Intravitreal injection of COX-2 acetylating immunoresolvents for the treatment of ocular inflammation: In vitro assessment in THP-1-derived macrophages and in vivo assessment in a rat model of endotoxin-induced uveitis

Anastasiya Vinokurtseva, James J. Armstrong, Hong Liu, Patti Kiser, Cindy M. L. Hutnik

Meeting:  2022 RANZCO


Date:      -

Session Title: UVEITIS

Session Time:      -

Purpose: Current treatments for uveitis impede the body’s endogenous inflammation-resolution pathways. COX-2 acetylating immuno-resolvents (CAIR) are agents capable of specifically acetylating COX-2 and redirecting its activity from pro-inflammatory to pro-resolving, amplifying the endogenous resolution of acute inflammation. Agents currently identified as CAIRs include locally delivered acetylsalicylic acid (ASA), and a more potent derivative, o-(acetoxyphenyl)hept-2-ynyl sulfide (APHS). We hypothesised that intravitreal (IVT) injection of CAIRs would reduce histological markers of inflammation in an animal model of uveitis and reduce pro- inflammatory gene expression in THP-1 macrophages.

Methods: Lewis rats received subcutaneous injection of lipopolysaccharide (LPS) to induce bilateral experimental uveitis. After five hours, IVT injection of ASA or APHS was carried out OD, and vehicle injected OS. Control animals received vehicle subcutaneously and IVT vehicle OU, and all underwent histopathology 25-hours follow- ing LPS-induction. In vitro, THP-1 macrophages were co- treated for 6 hours with LPS and either ASA or APHS. MTT and LDH assays evaluated cytotoxic effects; RT- qPCR assessed expression of pro-inflammatory tran- scripts IL-1β, TNFα and COX-2.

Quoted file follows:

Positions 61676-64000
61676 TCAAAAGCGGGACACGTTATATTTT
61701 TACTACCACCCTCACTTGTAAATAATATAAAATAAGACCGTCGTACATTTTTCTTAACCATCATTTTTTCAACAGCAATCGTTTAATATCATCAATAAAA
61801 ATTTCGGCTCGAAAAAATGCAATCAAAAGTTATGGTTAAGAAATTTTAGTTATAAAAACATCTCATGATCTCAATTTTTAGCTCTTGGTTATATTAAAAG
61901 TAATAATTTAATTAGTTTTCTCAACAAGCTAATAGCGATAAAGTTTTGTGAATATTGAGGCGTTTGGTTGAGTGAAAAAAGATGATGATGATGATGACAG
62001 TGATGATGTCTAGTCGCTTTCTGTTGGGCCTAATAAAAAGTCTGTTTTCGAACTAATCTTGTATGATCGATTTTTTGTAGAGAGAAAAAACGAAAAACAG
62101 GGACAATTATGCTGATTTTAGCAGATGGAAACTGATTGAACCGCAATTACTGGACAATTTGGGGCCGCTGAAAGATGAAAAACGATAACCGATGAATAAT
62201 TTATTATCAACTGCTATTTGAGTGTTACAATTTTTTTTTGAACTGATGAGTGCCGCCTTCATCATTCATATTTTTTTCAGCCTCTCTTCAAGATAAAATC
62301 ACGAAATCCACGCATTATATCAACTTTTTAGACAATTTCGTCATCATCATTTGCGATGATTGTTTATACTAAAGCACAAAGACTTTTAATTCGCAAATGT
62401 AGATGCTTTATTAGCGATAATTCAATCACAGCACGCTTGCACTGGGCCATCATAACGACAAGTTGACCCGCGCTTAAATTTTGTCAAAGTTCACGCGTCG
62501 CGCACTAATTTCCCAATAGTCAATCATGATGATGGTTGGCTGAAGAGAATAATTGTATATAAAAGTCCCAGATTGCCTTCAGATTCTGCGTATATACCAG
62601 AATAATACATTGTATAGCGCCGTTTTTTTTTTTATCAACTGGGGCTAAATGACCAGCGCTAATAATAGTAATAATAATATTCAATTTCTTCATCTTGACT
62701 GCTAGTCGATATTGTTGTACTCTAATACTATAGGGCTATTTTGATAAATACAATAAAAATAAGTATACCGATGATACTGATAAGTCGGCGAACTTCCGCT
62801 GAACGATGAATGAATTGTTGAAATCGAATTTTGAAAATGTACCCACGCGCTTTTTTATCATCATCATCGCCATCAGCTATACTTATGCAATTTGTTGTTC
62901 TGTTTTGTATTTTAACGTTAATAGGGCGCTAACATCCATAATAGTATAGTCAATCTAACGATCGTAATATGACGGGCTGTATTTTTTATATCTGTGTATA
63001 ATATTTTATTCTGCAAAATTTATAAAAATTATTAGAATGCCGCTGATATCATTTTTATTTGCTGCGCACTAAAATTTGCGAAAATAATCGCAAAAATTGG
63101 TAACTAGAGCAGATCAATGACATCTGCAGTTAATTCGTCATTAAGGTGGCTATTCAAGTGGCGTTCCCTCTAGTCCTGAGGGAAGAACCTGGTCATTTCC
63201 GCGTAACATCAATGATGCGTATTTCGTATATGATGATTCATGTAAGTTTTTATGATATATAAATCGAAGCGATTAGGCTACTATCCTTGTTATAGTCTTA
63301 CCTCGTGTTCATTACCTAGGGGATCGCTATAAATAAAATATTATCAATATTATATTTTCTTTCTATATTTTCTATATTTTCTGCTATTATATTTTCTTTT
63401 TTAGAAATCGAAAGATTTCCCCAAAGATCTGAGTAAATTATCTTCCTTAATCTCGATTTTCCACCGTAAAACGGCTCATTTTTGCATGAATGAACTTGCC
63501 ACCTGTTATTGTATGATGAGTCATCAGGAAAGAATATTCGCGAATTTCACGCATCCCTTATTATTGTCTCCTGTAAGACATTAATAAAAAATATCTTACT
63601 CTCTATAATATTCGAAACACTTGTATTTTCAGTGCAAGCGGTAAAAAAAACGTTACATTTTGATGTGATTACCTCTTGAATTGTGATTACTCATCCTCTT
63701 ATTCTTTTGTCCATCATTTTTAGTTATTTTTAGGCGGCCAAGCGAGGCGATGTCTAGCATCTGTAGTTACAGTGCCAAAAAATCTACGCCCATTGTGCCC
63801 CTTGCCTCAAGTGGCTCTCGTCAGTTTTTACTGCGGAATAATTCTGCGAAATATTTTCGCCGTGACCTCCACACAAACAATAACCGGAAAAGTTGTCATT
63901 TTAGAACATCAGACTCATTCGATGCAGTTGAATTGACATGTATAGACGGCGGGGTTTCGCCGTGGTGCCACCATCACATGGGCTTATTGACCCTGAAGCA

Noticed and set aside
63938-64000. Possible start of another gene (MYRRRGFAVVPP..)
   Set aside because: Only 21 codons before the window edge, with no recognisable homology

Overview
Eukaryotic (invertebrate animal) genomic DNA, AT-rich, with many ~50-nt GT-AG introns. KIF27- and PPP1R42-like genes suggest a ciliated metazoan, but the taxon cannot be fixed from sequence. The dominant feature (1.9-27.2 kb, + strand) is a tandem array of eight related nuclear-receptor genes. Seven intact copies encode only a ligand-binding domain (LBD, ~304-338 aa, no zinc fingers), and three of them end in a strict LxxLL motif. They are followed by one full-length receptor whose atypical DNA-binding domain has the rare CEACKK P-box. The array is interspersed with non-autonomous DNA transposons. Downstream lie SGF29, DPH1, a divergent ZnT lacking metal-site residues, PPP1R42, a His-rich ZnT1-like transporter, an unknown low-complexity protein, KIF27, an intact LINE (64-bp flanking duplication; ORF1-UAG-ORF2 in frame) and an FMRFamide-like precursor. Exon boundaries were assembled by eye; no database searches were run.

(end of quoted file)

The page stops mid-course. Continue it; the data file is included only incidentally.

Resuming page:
Results: In LPS-treated animals, IVT CAIRs induced a marked reduction in inflammatory cell infiltrate com- pared to the vehicle-injected contralateral eye. In vitro, LPS-treated macrophages demonstrated significant upregulation in inflammatory cytokines IL-1β, TNFα and COX-2, which was significantly reduced in the presence of CAIRs. CAIRs exhibited selective cytotoxicity towards LPS-stimulated macrophages.

Conclusion: CAIRs were well-tolerated and significantly reduced inflammatory markers in vitro and in vivo. CAIRs show promise as novel inflammation-resolving treatments, and evaluating their relative efficacy to cur- rent standard of care is warranted.